(January 16/17, 2016, No. 3/2016)
Thus spake Swami Vivekananda*
1.     Out of the past is built the future. Look back, therefore, as far as you can, drink deep of the eternal fountains that are behind, and after that, look forward, march forward and make India brighter, greater, much higher than she ever was. Our ancestors were great. We must first recall that. We must learn the elements of our being, the blood that courses in our veins; we must have faith in that blood and what it did in the past; and out of that faith and consciousness of past greatness, we must build an India yet greater than what she has been.
2.     "Wake up, stop not until the goal is reached", say the Vedas. Up, up, the long night is passing, the day is approaching, the wave has risen, nothing will be able to resist its tidal fury. The spirit, my boys, the spirit; the love, my children, the love; the faith, the belief; and fear not! The greatest sin is fear.
3.     Do not be afraid of a small beginning, great things come afterwards. Be courageous. Do not try to lead your brethren, but serve them. The brutal mania for leading has sunk many a great ship in the waters of life. Take care especially of that, i.e. be unselfish even unto death, and work.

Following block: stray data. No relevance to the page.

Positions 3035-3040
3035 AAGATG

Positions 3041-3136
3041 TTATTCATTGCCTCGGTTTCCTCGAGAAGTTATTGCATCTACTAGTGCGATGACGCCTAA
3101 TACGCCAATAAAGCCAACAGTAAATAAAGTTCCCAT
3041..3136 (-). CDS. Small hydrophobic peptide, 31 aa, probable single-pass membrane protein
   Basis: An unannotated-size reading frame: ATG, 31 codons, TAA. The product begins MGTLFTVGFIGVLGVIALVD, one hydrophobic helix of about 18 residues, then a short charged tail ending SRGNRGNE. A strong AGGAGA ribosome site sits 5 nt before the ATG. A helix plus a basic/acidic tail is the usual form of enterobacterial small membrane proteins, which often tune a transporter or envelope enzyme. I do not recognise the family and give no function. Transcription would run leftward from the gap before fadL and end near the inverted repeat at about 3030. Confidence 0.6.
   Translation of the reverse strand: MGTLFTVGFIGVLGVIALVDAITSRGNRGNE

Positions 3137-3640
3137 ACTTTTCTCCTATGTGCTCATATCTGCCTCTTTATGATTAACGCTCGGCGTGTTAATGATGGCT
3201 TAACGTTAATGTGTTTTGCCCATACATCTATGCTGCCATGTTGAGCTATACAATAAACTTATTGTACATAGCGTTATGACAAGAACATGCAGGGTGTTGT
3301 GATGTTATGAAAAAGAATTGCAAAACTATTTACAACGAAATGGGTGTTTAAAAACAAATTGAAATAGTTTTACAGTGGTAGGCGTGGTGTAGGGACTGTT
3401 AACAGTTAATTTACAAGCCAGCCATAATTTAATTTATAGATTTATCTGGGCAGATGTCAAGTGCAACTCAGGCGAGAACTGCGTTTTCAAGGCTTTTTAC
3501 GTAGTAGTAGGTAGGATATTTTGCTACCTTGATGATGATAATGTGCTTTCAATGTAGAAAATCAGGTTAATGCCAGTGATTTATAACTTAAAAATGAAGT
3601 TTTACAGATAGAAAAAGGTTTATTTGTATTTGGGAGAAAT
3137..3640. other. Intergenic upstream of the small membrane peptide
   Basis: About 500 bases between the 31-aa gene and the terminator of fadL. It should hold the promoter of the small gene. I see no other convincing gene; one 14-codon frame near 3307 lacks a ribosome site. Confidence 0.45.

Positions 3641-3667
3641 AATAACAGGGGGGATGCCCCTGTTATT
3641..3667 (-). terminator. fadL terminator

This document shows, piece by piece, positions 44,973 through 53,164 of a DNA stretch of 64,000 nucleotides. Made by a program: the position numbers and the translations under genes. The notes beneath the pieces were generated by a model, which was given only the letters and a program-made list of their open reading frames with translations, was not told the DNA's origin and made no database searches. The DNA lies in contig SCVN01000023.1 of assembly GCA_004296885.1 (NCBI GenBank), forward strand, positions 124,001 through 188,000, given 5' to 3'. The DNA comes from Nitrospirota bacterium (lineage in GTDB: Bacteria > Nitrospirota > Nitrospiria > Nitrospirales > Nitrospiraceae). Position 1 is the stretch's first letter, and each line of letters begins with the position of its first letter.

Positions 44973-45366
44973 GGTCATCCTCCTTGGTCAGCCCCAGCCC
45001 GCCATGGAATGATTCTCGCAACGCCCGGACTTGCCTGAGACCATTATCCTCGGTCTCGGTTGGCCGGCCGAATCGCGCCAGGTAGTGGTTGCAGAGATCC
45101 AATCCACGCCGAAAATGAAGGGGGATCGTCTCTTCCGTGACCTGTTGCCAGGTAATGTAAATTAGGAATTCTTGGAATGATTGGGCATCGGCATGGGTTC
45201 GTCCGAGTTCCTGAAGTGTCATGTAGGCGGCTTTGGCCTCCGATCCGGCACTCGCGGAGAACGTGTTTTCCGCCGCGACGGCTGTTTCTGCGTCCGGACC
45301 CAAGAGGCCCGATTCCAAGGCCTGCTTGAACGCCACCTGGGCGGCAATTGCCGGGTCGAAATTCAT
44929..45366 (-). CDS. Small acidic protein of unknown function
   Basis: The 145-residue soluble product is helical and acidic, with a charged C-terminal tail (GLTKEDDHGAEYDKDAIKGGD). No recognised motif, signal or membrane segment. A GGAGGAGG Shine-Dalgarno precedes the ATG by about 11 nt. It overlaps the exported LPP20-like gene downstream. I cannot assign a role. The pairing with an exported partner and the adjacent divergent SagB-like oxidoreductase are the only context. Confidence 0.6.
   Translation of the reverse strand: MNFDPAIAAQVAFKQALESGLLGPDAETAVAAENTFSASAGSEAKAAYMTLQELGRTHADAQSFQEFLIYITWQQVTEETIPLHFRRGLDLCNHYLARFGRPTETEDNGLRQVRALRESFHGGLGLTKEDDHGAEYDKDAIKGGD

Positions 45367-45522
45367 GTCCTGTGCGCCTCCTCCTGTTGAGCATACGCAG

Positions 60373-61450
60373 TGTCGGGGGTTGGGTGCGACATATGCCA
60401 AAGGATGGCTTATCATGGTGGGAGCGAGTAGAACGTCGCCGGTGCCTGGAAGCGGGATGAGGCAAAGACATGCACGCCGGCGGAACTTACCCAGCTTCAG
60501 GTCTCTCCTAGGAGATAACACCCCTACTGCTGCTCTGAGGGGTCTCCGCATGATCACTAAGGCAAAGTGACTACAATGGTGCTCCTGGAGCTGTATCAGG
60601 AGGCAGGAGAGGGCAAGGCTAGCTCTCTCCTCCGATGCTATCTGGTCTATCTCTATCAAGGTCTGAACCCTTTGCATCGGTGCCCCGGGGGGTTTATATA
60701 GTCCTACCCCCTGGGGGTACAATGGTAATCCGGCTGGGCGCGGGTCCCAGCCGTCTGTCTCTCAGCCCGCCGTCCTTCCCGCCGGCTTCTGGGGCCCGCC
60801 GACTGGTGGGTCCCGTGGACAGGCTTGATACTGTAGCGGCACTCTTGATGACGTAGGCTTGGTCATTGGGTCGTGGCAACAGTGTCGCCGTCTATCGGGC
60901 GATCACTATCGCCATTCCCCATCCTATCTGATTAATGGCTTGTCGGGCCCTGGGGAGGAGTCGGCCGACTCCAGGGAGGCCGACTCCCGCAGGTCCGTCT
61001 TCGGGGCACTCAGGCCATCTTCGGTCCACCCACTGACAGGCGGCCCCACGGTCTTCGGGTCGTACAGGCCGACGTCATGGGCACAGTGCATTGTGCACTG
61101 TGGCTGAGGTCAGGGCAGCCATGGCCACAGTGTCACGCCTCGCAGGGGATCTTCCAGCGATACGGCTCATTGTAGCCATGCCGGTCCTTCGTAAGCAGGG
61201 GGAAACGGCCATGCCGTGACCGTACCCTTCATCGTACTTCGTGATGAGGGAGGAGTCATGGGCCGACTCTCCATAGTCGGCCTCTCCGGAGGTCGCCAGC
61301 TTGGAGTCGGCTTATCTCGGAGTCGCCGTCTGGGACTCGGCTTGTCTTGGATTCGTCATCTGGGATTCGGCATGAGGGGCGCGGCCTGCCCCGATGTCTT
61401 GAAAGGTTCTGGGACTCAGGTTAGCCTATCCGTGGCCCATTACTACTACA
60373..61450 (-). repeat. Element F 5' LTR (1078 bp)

4.     Have faith that you are all, my brave lads, born to do great things! Let not the barks of puppies frighten you -- no, not even the thunderbolts of heaven -- but stand up and work!
5.     I do not believe in a God or religion which cannot wipe the widow's tears or bring a piece of bread to the orphan's mouth. However sublime be the theories, however well - spun may be the philosophy -- i do not call it religion so long as it is confined to books and dogmas. The eye is in the forehead and not in the back. Move onward and carry into practice that which you are very proud to call your religion, and God bless you!
6.     Look upon every man, woman, and every one as God. You cannot help anyone, you can only serve: serve the children of the Lord, serve the Lord Himself, if you have the privilege. If the Lord grants that you can help any one of his children, blessed you are; do not think too much of yourselves. Blessed you are that that privilege was given to you when others had it not. Do it only as a worship. I should see God in the poor, and it is for my salvation that I go and worship them. The poor and the miserable are for our salvation, so that we may serve the Lord, coming in the shape of the diseased, coming in the shape of the lunatic, the leper, and the sinner!